Getting a visa for immigration to the U.S. is tougher than ever. COVID-19, or coronavirus, has caused U.S. embassies to cancel routine immigrant and non-immigrant visa appointments in many countries as of March 20, 2020. Those who have applied and are waiting for approval are now facing an even longer wait to get visas and see their family in the U.S. Many people have been waiting years to get their visas and the coronavirus has the potential to add more years to the wait.
Why the Wait is so Long
The coronavirus has caused a reduction in staffing numbers at the National Visa Center (NVC) which processes immigrant visas from all around the world. The NVC receives and pre-processes immigrant visas that have been approved by the U.S. Citizenship and Immigration Services (USCIS). A visa that has been pre-processed will be pulled for issuance when the priority date meets the cut-off date. A lack of staff at the NVC directly impacts the timely processing of immigrant visas and slows down approval for those who have reached this critical juncture for approval.
Another aspect complicating visa issuance is the fact the current administration has made it more difficult for people from many countries to immigrate to the United States. Those who have family already in the United States typically rely on that connection to get a family based immigrant visa and start their journey towards a green card. Unfortunately, the State Department will only issue a total of 226,000 visas for family and 156,000 for employment visas in 2020. Meanwhile, countries like Mexico and the Philippines have a total of 1,200,000 and 291,392 applicants respectively. Over 3 million people from around the world have submitted applications to apply for immigration to the United States.
The restrictive numbers for visa issuance is making it harder than ever and wait times to get a visa even longer. The dream of becoming a U.S. citizen is pushed further out of reach for many who want to take advantage of their family connections in the States. It's time to get creative and think outside of the box when it comes to immigration visas.
Applying for a Visa Under a Different Category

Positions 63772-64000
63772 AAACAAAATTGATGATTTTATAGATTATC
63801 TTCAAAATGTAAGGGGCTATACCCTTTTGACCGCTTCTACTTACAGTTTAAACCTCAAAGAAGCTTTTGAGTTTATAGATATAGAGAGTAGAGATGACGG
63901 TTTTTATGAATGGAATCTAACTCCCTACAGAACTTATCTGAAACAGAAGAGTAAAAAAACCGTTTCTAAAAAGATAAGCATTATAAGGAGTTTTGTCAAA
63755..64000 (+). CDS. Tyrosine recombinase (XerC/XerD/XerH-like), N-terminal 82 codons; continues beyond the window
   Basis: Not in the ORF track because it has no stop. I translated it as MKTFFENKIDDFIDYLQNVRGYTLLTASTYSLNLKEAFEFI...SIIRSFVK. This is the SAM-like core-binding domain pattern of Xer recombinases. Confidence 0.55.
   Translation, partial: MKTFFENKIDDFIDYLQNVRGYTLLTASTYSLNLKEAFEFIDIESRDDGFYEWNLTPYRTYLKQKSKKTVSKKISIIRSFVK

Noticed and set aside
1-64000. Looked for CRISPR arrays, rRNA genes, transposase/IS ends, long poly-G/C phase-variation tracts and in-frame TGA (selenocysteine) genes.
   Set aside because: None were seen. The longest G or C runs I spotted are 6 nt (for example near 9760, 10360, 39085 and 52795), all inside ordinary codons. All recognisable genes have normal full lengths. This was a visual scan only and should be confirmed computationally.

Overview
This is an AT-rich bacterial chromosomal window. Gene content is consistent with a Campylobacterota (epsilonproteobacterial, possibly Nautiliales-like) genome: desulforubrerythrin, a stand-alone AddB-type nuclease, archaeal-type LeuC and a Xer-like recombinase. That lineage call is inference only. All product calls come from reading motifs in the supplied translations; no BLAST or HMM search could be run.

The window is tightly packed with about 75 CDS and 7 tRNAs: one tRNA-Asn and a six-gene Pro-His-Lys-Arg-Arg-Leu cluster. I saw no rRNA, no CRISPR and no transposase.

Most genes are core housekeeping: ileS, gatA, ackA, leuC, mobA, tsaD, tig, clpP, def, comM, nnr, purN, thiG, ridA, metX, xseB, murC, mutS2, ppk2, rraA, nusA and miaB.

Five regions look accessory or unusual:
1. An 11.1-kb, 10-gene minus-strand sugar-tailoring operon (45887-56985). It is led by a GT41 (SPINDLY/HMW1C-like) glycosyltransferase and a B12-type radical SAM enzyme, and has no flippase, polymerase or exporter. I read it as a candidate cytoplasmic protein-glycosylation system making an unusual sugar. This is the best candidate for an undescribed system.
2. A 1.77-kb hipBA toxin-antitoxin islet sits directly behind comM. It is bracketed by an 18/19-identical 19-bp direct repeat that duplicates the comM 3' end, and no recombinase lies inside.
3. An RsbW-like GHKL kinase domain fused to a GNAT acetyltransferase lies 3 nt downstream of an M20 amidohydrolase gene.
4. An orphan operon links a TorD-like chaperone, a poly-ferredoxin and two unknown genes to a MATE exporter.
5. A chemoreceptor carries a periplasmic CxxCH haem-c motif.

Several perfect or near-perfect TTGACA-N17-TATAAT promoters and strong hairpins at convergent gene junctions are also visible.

The family based immigration strategy for those with relatives already living in the U.S. is normally the strongest option for getting residency, but it's not the only one. An individual may be eligible for a visa under different criteria and spend less time waiting to immigrate. Employment visas are one potential option as they can get an individual in the U.S. more quickly along with employment.
The most famous employment visa is the H1-B which covers specialty occupations such as technology. It's a non-immigrant and dual-intent visa that has the potential to allow for permanent migration. Another type of employment visa that's less well-known is the L-1B or intracompany transferee specialized knowledge visa. This visa is also non-immigrant and there may be an option to petition for a change in status and work towards gaining residency.
Some visa categories don't have a quota, but require the building of or investment in a new or existing business. The E-2 investor visa program requires an individual to invest in and retain control of a business after it's been established. The visa also extends to non-investor employees who are essential to the operation. The E-2 lasts anywhere from three months to five years and are extendable indefinitely.
No one can predict what the future may bring, and coronavirus makes the future more uncertain than ever. Start planning a new visa strategy as soon as possible and get around the quotas and wait times.
Lazaro Law Group, Managing Attorney